prevents determining whether more neurons would be eventually produced. However, in these mutant OEs we also detected an increase in apical cells, which would eventually become sustentacular glia. Because apical progenitors stop transitioning basally by E16.5 [1, 25], the increase in apical progenitors observed at E12.5 may eventually result in more sustentacular cells and not in more neurons.
Phenotypic and other similarities suggest a common mechanism of neurogenic proliferation between OE and cortex
In embryonic cortex, progenitors undergoing mitosis at the apical side of the ventricular zone generate more progenitors, some of which migrate in the basal direction. These basally located progenitors divide one or more times to produce neurons, which migrate to the cortical plate and differentiate [50–55]. The effects of Insm1 deletion in OE reported here share similarities with those reported in dorsal telencephalon . In both embryonic OE and cortex, Insm1 deletion results in an enlargement of the area with apical progenitors (the ventricular zone in cortex and the apical layer in OE), a decrease in basal, neuronogenic progenitors (the intermediate progenitor cells of the cortical subventricular zone and the INPs of OE), and a decrease in neurons. Furthermore, both neuroepithelia share striking similarities that extend beyond the Insm1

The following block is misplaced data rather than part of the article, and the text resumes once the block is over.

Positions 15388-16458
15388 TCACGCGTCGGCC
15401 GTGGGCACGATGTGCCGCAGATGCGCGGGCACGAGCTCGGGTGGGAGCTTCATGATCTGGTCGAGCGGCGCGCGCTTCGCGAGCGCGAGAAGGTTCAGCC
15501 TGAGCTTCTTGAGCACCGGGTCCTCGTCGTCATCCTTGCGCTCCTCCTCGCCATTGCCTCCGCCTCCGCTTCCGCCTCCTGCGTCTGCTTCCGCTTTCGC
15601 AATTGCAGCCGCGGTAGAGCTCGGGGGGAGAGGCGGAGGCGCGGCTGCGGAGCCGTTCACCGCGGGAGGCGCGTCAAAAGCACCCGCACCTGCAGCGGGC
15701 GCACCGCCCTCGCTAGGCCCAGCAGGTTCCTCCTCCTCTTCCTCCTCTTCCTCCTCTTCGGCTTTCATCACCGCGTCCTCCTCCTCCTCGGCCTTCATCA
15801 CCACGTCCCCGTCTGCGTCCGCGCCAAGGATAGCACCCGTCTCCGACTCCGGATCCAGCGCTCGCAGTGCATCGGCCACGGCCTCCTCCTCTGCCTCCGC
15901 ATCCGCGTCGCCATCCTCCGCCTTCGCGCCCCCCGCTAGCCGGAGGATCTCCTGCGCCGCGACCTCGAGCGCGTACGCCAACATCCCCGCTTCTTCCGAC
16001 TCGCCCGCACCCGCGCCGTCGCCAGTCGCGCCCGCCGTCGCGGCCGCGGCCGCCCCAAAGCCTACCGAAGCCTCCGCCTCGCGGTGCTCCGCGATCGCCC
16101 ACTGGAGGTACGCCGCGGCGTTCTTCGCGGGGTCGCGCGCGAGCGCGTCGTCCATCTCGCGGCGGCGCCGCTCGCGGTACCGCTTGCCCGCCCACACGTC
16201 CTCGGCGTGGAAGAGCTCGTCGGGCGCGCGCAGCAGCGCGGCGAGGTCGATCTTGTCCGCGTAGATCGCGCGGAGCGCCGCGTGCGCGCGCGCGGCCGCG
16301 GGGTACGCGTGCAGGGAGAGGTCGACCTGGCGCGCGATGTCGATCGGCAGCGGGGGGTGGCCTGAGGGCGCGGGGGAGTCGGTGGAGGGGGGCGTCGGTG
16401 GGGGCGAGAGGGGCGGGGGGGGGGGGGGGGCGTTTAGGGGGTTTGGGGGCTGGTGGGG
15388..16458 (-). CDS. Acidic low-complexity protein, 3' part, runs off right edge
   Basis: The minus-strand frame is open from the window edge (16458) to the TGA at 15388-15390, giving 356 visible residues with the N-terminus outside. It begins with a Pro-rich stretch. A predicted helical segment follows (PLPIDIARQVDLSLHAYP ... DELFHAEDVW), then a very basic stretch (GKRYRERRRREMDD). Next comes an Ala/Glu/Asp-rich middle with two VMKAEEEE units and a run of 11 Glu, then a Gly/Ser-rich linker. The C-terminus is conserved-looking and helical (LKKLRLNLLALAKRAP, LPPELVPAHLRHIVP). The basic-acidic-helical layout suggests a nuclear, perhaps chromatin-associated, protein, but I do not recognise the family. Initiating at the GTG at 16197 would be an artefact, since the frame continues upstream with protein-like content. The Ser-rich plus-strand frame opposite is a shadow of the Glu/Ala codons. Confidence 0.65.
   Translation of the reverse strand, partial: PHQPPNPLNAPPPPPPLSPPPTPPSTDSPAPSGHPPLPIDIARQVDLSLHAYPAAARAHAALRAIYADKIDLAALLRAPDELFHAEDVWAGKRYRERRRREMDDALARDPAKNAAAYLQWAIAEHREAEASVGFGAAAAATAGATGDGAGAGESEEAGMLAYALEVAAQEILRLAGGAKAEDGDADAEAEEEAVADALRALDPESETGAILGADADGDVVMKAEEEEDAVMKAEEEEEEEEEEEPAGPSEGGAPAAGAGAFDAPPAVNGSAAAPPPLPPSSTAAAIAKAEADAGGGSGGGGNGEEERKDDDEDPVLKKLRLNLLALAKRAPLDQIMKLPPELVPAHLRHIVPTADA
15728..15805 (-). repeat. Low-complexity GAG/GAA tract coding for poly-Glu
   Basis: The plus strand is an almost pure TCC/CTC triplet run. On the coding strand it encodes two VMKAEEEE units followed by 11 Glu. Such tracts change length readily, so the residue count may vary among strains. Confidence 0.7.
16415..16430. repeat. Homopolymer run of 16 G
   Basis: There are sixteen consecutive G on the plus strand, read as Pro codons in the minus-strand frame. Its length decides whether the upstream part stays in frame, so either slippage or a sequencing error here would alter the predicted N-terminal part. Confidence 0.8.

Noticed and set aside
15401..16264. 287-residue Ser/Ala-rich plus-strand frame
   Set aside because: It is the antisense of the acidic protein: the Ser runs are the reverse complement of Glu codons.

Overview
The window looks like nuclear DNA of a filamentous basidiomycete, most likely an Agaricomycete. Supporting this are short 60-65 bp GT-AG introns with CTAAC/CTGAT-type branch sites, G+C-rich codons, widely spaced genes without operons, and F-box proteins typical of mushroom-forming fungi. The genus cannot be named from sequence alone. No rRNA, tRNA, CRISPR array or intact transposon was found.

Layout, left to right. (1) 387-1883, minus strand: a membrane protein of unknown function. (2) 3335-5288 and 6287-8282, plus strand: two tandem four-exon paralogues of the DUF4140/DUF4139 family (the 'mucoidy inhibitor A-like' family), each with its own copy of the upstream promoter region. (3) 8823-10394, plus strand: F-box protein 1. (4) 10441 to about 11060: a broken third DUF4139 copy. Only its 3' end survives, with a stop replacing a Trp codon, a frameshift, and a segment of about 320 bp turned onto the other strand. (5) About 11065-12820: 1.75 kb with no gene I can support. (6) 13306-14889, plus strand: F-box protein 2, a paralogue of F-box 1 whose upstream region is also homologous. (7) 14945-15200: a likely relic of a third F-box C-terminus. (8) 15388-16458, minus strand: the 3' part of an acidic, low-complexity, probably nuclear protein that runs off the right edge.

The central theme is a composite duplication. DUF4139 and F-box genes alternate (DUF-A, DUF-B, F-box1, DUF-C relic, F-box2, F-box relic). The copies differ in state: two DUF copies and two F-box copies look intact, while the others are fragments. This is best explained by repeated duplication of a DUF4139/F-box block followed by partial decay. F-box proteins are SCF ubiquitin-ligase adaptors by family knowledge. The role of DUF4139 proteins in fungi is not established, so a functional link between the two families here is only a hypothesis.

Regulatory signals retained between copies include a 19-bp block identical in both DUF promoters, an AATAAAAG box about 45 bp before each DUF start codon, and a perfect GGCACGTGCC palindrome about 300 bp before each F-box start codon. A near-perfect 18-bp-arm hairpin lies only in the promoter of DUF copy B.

phenotype. At embryonic stages, both have progenitors dividing apically (near the airways in OE and near the ventricle in cortex), some of which display radial glia characteristics . These apical progenitors undergo interkinetic nuclear migration and generate glial-like epithelial cells (ependymal in cortex and sustentacular in OE) as well as additional progenitors that migrate basally (to the basal lamina in OE and to the subventricular zone in cortex). In both embryonic neuroepithelia, many of these basal progenitors divide terminally to produce neurons. After embryogenesis, proliferation subsides in apical areas but is maintained in basal areas (subventricular zone and base of OE), where adult neural stem cells reside and neurogenesis occurs. All these similarities suggest that both neuroepithelia share a common mechanism of progenitor migration, proliferation and differentiation orchestrating neurogenesis and gliogenesis. We propose that common molecular pathways involving Insm1 and other factors may direct the development of OE and cortex and, perhaps, other neural tube and placodal neuroepithelia.